President Uhuru Kenyatta’s key campaigners from Ukambani region have threatened to ditch Jubilee Party and rejoin Wiper after they were left out of government jobs.
The former MPs, who ran on Jubilee tickets and lost in the 2017 election, have on several occasions met Wiper leaders including Makueni Governor Kivutha Kibwana and former Machakos Senator Johnson Muthama to discuss the possibility of rejoining their former party.
According to former Mbooni MP Kisoi Munyao, they have been in constant talks with Wiper leader Kalonzo Musyoka in the spirit of building bridges. “We are consulting as a community to discuss our common issues beyond the political parties we belong to. We are in touch with Mr Musyoka and we’ll be announcing the way forward soon,” said Mr Munyao.
The Sunday Nation established that the latest meeting took place on Monday last week when Mr Muthama hosted the former MPs for lunch at Tamarind Hotel in the city where he expressed Wiper’s willingness to accept them back.
Earlier, Mr Munyao told mourners at a burial ceremony attended by Mr Muthama and other Wiper leaders in Mbooni that he was willing to ditch Jubilee and troop to Wiper to protest the way they have been treated since the elections.
Other than crying foul after they all missed out on State jobs announced recently by President Uhuru Kenyatta, the group is opposed to the appointment of Foreign Affairs Cabinet Secretary Monica Juma “to represent Ukambani region in government”.
Mr Munyao and former Mwingi Central MP Joe Mutambu have said Dr Juma does not represent the political interests of the Kamba community in government because she is married in Murang’a County.
Mr Mutambu said it was clear the Kamba community had been shortchanged in the Cabinet line-up and the subsequent State appointments that the President has unveiled.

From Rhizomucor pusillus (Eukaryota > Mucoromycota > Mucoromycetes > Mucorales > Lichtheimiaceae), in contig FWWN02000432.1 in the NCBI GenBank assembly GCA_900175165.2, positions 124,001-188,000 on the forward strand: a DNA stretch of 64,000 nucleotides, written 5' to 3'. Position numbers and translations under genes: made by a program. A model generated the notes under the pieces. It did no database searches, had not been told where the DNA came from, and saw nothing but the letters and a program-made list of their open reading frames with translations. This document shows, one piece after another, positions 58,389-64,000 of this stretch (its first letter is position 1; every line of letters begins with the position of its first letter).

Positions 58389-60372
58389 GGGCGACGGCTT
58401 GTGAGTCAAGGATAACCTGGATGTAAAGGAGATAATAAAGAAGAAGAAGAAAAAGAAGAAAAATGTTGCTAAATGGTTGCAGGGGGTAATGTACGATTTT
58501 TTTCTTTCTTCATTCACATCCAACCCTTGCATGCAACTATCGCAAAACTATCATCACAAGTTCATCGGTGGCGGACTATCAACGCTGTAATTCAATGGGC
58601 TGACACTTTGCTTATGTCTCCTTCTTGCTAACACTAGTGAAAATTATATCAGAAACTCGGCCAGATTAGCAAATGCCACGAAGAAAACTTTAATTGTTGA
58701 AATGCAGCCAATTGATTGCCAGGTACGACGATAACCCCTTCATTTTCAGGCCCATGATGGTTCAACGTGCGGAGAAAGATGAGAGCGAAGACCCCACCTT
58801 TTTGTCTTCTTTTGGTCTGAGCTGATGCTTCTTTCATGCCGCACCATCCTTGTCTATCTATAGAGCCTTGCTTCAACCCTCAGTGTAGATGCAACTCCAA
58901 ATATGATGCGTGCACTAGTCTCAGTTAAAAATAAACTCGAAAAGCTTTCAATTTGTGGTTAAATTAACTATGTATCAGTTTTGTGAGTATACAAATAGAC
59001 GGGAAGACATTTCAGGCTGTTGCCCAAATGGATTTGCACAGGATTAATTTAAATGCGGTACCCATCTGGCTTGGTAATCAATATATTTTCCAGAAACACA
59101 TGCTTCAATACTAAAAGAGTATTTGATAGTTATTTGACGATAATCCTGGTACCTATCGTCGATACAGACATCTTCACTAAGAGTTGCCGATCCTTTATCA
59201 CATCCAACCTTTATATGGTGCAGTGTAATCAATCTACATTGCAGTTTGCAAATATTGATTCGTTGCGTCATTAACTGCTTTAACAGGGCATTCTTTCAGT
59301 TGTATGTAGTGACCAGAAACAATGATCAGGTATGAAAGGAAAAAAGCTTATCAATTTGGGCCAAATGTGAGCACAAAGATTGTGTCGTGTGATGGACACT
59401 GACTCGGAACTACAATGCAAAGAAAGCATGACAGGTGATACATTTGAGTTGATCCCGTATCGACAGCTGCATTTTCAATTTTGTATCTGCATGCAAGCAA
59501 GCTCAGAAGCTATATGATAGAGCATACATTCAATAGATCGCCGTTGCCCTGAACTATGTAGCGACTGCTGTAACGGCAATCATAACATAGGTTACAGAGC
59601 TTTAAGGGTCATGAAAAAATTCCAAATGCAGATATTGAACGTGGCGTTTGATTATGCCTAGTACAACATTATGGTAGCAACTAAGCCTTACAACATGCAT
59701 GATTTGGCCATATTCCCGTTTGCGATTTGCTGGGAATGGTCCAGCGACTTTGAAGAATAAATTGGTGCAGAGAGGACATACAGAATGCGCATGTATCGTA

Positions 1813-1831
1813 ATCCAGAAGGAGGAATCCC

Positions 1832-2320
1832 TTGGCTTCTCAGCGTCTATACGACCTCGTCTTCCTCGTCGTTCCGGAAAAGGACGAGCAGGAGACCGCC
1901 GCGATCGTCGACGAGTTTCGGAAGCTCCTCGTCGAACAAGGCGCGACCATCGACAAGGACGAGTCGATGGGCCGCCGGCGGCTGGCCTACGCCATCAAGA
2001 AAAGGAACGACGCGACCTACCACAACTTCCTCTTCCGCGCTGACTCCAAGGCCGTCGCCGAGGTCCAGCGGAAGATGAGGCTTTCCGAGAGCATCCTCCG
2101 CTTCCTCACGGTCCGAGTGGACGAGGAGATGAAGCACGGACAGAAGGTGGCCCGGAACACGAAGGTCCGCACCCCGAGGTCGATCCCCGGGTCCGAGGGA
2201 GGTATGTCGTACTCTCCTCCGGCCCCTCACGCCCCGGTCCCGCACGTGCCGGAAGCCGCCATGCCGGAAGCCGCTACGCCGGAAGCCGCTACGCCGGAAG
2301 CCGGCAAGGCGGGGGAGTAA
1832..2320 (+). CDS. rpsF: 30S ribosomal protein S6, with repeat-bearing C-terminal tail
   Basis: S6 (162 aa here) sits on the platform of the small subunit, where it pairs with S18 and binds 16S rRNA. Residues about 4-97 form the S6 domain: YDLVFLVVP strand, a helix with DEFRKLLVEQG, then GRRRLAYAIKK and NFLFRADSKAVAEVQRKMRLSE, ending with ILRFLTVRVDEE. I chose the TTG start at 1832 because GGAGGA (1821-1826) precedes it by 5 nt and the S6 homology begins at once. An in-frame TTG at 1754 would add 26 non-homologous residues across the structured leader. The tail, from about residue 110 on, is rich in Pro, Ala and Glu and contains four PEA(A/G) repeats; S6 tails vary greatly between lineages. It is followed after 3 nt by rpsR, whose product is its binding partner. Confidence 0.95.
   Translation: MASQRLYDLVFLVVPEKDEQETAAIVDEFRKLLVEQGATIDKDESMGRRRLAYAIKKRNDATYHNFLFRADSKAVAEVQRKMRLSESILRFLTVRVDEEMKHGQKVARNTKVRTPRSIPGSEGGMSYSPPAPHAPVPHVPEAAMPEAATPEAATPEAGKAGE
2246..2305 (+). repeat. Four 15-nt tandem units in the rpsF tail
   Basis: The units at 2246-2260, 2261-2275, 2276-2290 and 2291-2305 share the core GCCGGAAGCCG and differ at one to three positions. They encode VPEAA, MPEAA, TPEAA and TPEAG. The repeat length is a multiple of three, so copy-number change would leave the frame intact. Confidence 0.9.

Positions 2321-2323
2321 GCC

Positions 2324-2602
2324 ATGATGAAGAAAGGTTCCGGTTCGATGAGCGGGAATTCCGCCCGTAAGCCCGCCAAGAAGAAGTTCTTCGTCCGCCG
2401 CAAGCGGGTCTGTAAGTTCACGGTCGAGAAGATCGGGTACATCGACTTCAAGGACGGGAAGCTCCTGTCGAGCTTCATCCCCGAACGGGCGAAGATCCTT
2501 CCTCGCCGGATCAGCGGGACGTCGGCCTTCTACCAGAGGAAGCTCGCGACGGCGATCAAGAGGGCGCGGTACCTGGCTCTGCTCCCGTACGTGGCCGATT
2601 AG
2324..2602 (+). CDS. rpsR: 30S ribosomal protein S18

“Let no one lie to us that by appointing Dr Juma to the Cabinet, the Kamba community is represented because she is no longer one of us,” the former MP said, adding it is a taboo in Kamba customs for a daughter to claim leadership back home once dowry is paid.
The former MPs now accuse President Kenyatta of reneging on a pledge to reward them with jobs in case they lost their seats and killing their political careers.
USED AND DUMPED
“We are not happy because the pledge to appoint a Cabinet secretary from Ukambani wasn’t fulfilled and the community feels their sons and daughters were used and dumped,” said Mr Munyao.
He said they regret supporting Jubilee, insisting that appointing Dr Juma without giving another portfolio to Ukambani, was unacceptable.
“We have not only been left out in all significant State appointments, but also our access to the President and State House where we can engage on such issues has been restricted,” Mr Munyao said adding none of them is interested in working for Jubilee party again.
He said the expectations of the people were that at least one of the election losers will land a Cabinet appointment as a reward for campaigning for the President’s re-election in the region dominated by the Opposition Wiper party.
Mr Mutambu said having campaigned for the President in the region and beyond, they feel betrayed and shortchanged after he snubbed them while setting up his administration for his second term in office.
In separate interviews with the Sunday Nation, the former MPs from Kitui, Machakos and Makueni counties claim that campaigning for Mr Kenyatta and his deputy William Ruto cost them their parliamentary seats and they should therefore have been treated with courtesy and appreciation.
Other than Dr Juma, the senior-most appointee from Ukambani region is Dr Julius Muia who was picked as principal secretary for Planning at Treasury. Among the group of former MPs, only former Kibwezi MP Philip Kaloki was reappointed as chairman of KMTC board.
Mr Munyao, who came second with more than 15,000 votes, said had he not defected from Wiper to Jubilee, he would have comfortably won, but lost because the President’s party was unpopular in Ukambani.
“We chose to stand with the President fully aware of the political consequences,” he said.